You may not give a second thought to that yellow wax-like substance in your ear, that is until you develop an ear infection or blockage. While it may be something that you ignore most of the time, earwax is essential for keeping your ears clean and healthy.
But sometimes earwax will build up in your ear because your body has produced too much of it, or if you’ve been a little too vigorous with cleaning your ears. Earwax build-up can be extremely uncomfortable or even painful and lead to a variety of other problems. Here are some useful facts on earwax and what you can do if you have earwax build-up.
Cerumen is the medical name for that waxy goo in your ears more commonly referred to as earwax. While some people may be keen to get rid of it as soon as they spot it in their ears, in fact earwax traps any dirt, dust or foreign particles in our ears that can cause damage. The wax will then gradually work its way up and out of your ear where it sits in your outer ear until it dries up and falls out or is washed away when you shower or bathe.
Sometimes your body may make more earwax than required. However, this doesn’t automatically lead to a blockage. Earwax blockage most often happens when you try to remove the earwax yourself by using cotton swabs, or your finger, and unintentionally push the wax deeper into your ear. You are also more likely to have earwax build-up if you regularly use earphones or hearing aids which can inadvertently stop earwax from being able to come out of the ear. Other potential causes of earwax build-up and blockage include:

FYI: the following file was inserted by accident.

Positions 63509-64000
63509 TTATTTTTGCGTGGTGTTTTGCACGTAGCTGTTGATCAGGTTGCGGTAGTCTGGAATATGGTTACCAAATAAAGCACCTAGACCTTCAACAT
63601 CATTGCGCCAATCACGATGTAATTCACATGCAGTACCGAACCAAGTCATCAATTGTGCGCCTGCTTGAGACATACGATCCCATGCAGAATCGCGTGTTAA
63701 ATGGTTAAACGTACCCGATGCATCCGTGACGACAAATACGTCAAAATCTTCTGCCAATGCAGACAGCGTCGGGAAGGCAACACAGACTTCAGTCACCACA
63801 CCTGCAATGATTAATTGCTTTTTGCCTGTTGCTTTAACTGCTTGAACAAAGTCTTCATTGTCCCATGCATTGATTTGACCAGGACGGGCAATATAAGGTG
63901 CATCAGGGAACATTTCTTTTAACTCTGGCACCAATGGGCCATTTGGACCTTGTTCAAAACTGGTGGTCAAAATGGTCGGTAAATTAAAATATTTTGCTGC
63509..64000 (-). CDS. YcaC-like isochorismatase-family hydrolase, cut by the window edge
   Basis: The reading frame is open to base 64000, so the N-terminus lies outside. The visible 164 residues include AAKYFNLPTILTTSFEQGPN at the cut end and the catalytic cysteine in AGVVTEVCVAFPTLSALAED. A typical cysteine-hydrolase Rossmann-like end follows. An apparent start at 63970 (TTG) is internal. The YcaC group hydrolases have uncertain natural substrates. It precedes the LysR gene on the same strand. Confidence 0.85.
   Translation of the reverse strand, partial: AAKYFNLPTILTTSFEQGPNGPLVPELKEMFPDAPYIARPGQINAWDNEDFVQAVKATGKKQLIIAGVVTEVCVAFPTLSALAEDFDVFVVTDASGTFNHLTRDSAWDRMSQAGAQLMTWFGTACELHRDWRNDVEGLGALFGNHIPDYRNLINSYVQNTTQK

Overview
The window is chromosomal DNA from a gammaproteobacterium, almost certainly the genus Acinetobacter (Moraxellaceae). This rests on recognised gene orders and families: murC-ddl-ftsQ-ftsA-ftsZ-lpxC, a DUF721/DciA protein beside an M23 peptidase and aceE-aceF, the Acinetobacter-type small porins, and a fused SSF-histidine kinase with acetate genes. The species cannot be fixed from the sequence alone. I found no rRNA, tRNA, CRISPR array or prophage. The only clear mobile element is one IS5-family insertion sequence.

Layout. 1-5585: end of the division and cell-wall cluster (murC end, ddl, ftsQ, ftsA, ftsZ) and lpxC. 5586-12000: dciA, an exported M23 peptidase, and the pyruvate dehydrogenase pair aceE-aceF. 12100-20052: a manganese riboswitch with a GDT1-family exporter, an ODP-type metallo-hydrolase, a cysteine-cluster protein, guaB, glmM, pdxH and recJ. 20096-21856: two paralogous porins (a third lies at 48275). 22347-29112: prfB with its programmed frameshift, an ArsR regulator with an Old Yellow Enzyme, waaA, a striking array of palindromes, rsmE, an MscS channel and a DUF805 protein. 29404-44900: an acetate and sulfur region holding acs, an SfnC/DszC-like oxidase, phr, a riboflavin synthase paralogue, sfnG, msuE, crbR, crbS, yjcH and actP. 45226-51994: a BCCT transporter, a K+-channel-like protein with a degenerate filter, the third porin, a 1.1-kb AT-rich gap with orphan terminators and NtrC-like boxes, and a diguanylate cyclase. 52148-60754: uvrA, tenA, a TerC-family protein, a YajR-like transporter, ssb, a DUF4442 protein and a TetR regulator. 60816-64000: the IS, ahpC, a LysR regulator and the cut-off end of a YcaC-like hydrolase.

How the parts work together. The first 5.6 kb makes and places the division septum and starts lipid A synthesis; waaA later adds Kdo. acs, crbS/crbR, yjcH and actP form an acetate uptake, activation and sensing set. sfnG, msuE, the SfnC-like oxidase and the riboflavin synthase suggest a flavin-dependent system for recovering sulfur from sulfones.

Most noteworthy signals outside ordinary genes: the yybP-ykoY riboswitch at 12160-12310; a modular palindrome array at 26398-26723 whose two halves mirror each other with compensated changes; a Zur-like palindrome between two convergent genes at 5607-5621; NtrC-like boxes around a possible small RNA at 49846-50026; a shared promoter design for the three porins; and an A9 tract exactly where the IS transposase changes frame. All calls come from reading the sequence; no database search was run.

Earwax can vary in colour from person to person, so if you have dark-coloured earwax, this doesn’t necessarily mean you have a blockage. If you don’t remove earwax build-up you risk developing one of several potential ear diseases such as an ear infection or tinnitus. Common signs of earwax build-up include:
Dizziness, hearing loss, and earache can be caused by something else other than a blocked ear. If these symptoms persist or you are worried about your ears you should see your doctor.
Never use your fingers, cotton swabs, or any other object for earwax removal. This can cause serious damage to your ear and push the wax deeper down into your ear. There are several treatments for clogged ears that remove earwax, for example:
Not all of these treatments will be suitable for everyone. It’s a good idea to get medical advice about which treatments may work best for you.
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